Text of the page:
Four ways 9/11 changed America's attitude toward religion
Criticism of all religion, not just fanatical cults, was no longer taboo after 9/11, says Daniel Dennett, a philosophy professor with Tufts University in Massachusetts.
"Atheist-bashing is now, like gay-bashing, no longer an activity that can be indulged in with impunity by politicians or commentators," Dennett says.
Admittedly, I wasn't paying much attention to atheism back in 2001, but in my experience it is still "taboo" to criticize religion. Atheists are still being bashed, and while it's true that we're yelling back louder than we used to, I don't think it's 9/11 that made this possible. All it takes is a few loudmouths who refuse to back down to start a movement. We (atheists) have many loudmouths now, and quite the movement going on. It's great, but I'd rather credit the loudmouth atheists and the forever evolving societal tolerances that have made it commonplace to see Penn Jillette on Piers Morgan and David Silverman on FOX News.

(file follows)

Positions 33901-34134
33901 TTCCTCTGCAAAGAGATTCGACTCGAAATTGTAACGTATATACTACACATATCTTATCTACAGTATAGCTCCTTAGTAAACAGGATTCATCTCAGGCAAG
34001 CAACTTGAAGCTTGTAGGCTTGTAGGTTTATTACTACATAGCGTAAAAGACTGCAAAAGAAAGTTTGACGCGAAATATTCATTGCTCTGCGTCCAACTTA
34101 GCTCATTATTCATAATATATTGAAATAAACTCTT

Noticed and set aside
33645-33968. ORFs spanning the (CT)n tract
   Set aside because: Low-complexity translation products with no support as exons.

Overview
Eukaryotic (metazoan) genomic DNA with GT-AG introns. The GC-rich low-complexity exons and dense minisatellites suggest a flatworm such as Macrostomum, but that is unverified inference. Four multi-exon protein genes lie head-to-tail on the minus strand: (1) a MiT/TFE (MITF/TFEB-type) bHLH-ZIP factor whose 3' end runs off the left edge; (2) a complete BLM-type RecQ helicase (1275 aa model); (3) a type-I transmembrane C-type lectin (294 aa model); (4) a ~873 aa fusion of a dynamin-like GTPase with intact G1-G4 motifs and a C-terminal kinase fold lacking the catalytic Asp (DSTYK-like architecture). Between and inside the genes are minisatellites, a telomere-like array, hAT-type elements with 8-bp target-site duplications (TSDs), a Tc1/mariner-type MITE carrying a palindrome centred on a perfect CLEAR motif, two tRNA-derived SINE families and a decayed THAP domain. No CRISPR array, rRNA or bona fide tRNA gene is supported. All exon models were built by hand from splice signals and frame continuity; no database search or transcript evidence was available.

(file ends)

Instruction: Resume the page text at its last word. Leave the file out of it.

Crediting an act of terrorism is indulgent and a bit overly-dramatic.